It is undoubtable that in the modern world the idea of nationalism is frowned upon by many, especially on the left wing, and I'm curious about how this has developed historically.

Can anyone help it proposing ideas as to how nationalism has come to be perceived negatively, is it as a result of Nazism?

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    I'd say it's almost certainly a result of Nazism, and their genocidal policies in particular.
    – Bregalad
    Jun 29, 2017 at 21:15
  • Could you expand on this in a full answer? I don't think it is in particular a result of genocidal policy, as the Aryan race isn't a unifying principle of nationalism, except Blood and Soil Nationalism and even then it's a stretch. I'm thinking more to do with national pride, anti immigration, patriotism and national identity.
    – Charlie
    Jun 29, 2017 at 21:21
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    Do you have any references for all of those "facts" that you assert? en.wikipedia.org/wiki/World_government#Origins_of_the_idea
    – SJuan76
    Jun 29, 2017 at 22:22
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    @Charlie do you know the meaning of the word "theocracy"?
    – hobbs
    Jun 30, 2017 at 2:01
  • 1
    Nationalism is basically the notion that we (nation, not personal) are inherently better than you (nation, not personal). That's a form of discrimination. Jun 30, 2017 at 3:54

3 Answers 3



WW1 started amid a wild enthusiasm in all European nations (cf. lecture 5 "August Madness"). The wave of nationalism even swept the SDP!

The war was a huge disappointment to everyone involved. This led some intellectuals to question nationalism. However, the war also lead to the first steps of decolonization and creation of nation-states in Eastern Europe.

WW2 was the second phase of the process: even more people questioned nationalism, but even more people embraced it because they now had a hope of having a national homeland.

  • 3
    Good answer to a question I'd thought was likely unanswerable.
    – T.E.D.
    Jun 29, 2017 at 22:48
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    Yet, after WWII: Independence movements in Western colonies, Israel, Scotland, Quebec, Euskadi, Catalonia, Bangladesh, East Timor, South Sudan, Biafra, dissolution of the Soviet Union and related conflicts, dissolution of Yugoslavia and related conflicts, dissolution of Checoslovakia, Kurds, Brexit; nationalist governments in Russia, India (just to name the more evident ones; I would also add PRC and USA to the list)... and all that just out of the back of my head. And in many cases, nationalism is like the ocean for a fish; we are so deeply in it that we do not notice it.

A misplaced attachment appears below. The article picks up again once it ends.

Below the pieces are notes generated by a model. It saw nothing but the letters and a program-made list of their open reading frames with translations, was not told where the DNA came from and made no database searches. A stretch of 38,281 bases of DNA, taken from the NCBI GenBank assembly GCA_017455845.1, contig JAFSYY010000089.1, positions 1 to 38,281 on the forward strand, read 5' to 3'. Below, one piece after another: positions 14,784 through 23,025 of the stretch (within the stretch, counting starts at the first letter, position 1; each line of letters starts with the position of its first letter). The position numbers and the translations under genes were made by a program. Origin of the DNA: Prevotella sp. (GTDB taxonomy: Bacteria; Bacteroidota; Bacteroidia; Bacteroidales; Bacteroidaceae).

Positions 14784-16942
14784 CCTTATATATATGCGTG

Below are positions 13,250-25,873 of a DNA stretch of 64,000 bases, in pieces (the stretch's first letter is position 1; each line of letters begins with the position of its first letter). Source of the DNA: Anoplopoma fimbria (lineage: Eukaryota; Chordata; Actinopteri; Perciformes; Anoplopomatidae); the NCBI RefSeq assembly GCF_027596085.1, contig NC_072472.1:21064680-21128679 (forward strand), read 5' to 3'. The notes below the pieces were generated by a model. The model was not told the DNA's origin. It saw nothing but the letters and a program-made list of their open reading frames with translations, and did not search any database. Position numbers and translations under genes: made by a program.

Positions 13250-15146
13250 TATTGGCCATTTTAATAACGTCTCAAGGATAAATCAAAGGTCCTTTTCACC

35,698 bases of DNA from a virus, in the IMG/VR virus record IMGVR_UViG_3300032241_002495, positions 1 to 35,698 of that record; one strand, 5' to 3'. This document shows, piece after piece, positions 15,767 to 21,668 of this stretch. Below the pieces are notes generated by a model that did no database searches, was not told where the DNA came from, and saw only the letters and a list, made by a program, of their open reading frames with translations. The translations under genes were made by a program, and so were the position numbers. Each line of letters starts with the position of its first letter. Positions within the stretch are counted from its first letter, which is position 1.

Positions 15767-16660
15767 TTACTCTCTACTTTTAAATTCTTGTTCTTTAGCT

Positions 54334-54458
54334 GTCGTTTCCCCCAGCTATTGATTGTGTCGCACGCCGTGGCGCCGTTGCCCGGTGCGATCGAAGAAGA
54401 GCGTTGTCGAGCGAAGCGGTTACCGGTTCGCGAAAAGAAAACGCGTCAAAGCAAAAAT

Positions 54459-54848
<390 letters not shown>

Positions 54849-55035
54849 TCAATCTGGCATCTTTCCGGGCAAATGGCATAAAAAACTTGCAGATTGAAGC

– SJuan76
    Jun 30, 2017 at 7:29
  • I am sorry but seeing how fachism and ultra-nationalism were ultra-popular between world wars (and, contrary to popular belief, not only in Germany !), I fail to see how WW1 would have stopped nationalism.
    – Bregalad
    Jul 5, 2017 at 18:43
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    @Bregalad: I suggest that you rewrite your comment without subjunctive mood. It makes no sense as it is worded right now.
    – sds
    Jul 5, 2017 at 18:45
  • Ok, saying the same thing differently: I can see how WW1 made some people started to question nationalism, but they were in minourity, a lot of people were even more nationalist after the war. Only after WW2, massive crimes caused by rasism, this really set the mood for a general "stigmatisation" of nationalism. I think you're inflating the role of WW1 and deflating the role of WW2. I could be wrong though.
    – Bregalad
    Jul 5, 2017 at 20:21

I agree with the previous answer, but as you've mentioned the Left-wing, I'll add some points about that perspective.

It seems that there's an interpretation of Marx's work as to deem nationalism as opposed to the interests of the revolutionary - although he has supported nationalism in some countries where judged it "progressive", instead of a bourgeois invention see this section for example.

For similar reasons, the Trotskyists also defend the creation of an international socialism.

Then, I think wars have always played a role in this movement, as explained in this answer.


Nationalism largely originated with Louis XIV. Political structure prior to this was local government by nobility with the nobles having allegiance to Royalty. There was little concept of a nation as such. Louis XIV decoyed the nobility to Versailles and replaced local administration with educated third estate officials under direct control of the king. Thus the Sun King, where all the rays of power converge. While very effective for Louis IV and his wars, Louis XVI proved to be superfluous as the third estate converted to French nationalism rather than French royalty. This is discussed by Jacques Barzun In From Dawn to Decadence, The Monarch's Revolution chapter.

Nationalism clashed with colonialism and areas of influence by foreign powers as when Austria asserted rule over its empire. Various nationalisms, often religious based, are still in conflict.

  • 1
    Sources would improve this answer.
    – MCW
    Jun 30, 2017 at 17:14
  • ...being correct would also improve this answer, for that matter. Jul 3, 2017 at 1:05

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